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  • 1.
    Fabian, Helena
    et al.
    Mälardalen University, School of Health, Care and Social Welfare.
    Rådestad, Ingela
    Mälardalen University, School of Health, Care and Social Welfare.
    Rodriguez, Alina
    Waldenström, Ulla
    Women with non-Swedish speaking background and their children: a longitudinal study of uptake of care and maternal and child health.2008In: Acta Paediatrica, ISSN 0803-5253, E-ISSN 1651-2227, Vol. 97, no 12, p. 1721-1728Article in journal (Refereed)
    Abstract [en]

    AIM: To study uptake of care at the antenatal and child health clinic (CHC), and maternal and child health up to 5 years after the birth, as reported by mothers with a non-Swedish speaking background (NSB). METHODS: A sample of 300 women with a NSB, 175 originated from a poor country and 125 originated from a rich country, were compared with a reference group of 2761 women with a Swedish speaking background. Four postal questionnaires were completed: during pregnancy, and 2 months, 1 year and 5 years after the birth. RESULTS: Mothers with a NSB from a poor country of origin did not differ from the reference group of mothers with a Swedish speaking background regarding number of clinic visits, but they had a lower attendance rate at antenatal and postnatal education classes. Depressive symptoms, parental stress and poor self-rated health were more common in these women, and they reported more psychological and behavioral problems in their 5-year olds. Women with a rich country origin did not differ from the reference group regarding maternal and child health, but had a lower uptake of all out-patient care, except parental classes after the birth. CONCLUSION: Women originating from a poor country seem to be under great stress during pregnancy and the child's first years.

  • 2.
    Rodriguez-Caballero, Alina
    et al.
    Mälardalen University, School of Sustainable Development of Society and Technology.
    Ramond, J. -B
    Univ Western Cape, Inst Microbial Biotechnol & Metagen, ZA-7535 Bellville, South Africa.
    Welz, P. J.
    Cape Peninsula Univ Technol, Biocatalysis & Tech Biol Res Grp, ZA-7535 Bellville, South Africa.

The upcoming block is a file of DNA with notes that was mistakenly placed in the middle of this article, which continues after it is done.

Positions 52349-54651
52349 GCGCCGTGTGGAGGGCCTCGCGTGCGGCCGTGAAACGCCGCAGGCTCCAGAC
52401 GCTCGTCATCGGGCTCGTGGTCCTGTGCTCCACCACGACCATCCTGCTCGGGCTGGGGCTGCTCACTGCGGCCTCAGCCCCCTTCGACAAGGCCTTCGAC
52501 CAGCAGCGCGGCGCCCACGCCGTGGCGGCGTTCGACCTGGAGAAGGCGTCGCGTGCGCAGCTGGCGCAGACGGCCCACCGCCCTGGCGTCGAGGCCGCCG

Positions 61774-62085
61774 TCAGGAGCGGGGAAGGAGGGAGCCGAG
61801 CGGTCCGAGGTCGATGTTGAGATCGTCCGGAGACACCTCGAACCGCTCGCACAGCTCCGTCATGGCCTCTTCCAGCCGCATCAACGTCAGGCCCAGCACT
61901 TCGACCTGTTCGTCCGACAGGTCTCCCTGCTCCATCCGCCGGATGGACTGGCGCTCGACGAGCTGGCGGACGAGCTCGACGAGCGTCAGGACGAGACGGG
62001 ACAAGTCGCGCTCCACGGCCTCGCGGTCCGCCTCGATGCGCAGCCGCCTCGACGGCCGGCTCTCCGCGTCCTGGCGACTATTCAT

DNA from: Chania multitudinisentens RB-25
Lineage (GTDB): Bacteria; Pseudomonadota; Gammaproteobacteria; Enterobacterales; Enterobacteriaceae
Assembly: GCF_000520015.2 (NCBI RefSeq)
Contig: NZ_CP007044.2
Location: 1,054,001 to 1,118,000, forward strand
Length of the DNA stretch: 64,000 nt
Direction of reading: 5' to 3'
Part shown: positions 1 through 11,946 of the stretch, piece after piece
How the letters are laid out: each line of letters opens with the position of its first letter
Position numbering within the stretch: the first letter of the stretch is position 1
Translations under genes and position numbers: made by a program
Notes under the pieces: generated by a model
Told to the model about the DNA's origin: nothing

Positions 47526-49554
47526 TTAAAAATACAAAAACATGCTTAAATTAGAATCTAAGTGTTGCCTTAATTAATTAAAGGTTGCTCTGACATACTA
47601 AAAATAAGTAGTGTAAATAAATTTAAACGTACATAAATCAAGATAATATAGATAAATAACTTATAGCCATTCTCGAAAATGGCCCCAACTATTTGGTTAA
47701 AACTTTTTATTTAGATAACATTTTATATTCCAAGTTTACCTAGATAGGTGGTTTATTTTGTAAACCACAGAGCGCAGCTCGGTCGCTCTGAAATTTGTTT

Cowan, D. A.
    Univ Western Cape, Inst Microbial Biotechnol & Metagen, ZA-7535 Bellville, South Africa.
    Odlare, Monica
    Mälardalen University, School of Sustainable Development of Society and Technology.
    Burton, S. G.
    Cape Peninsula Univ Technol, Biocatalysis & Tech Biol Res Grp, ZA-7535 Bellville, South Africa.
    Treatment of high ethanol concentration wastewater by biological sand filters: Enhanced COD removal and bacterial community dynamics2012In: Journal of Environmental Management, ISSN 0301-4797, E-ISSN 1095-8630, Vol. 109, p. 54-60Article in journal (Refereed)
    Abstract [en]

    Winery wastewater is characterized by its high chemical oxygen demand (COD), seasonal occurrence and variable composition, including periodic high ethanol concentrations. In addition, winery wastewater may contain insufficient inorganic nutrients for optimal biodegradation of organic constituents. Two pilot-scale biological sand filters (BSFs) were used to treat artificial wastewater: the first was amended with ethanol and the second with ethanol, inorganic nitrogen (N) and phosphorus (P). A number of biochemical parameters involved in the removal of pollutants through BSF systems were monitored, including effluent chemistry and bacterial community structures. The nutrient supplemented BSF showed efficient COD, N and P removal. Comparison of the COD removal efficiencies of the two BSFs showed that N and P addition enhanced COD removal efficiency by up to 16%. Molecular fingerprinting of BSF sediment samples using denaturing gradient gel electrophoresis (DGGE) showed that amendment with high concentrations of ethanol destabilized the microbial community structure, but that nutrient supplementation countered this effect.

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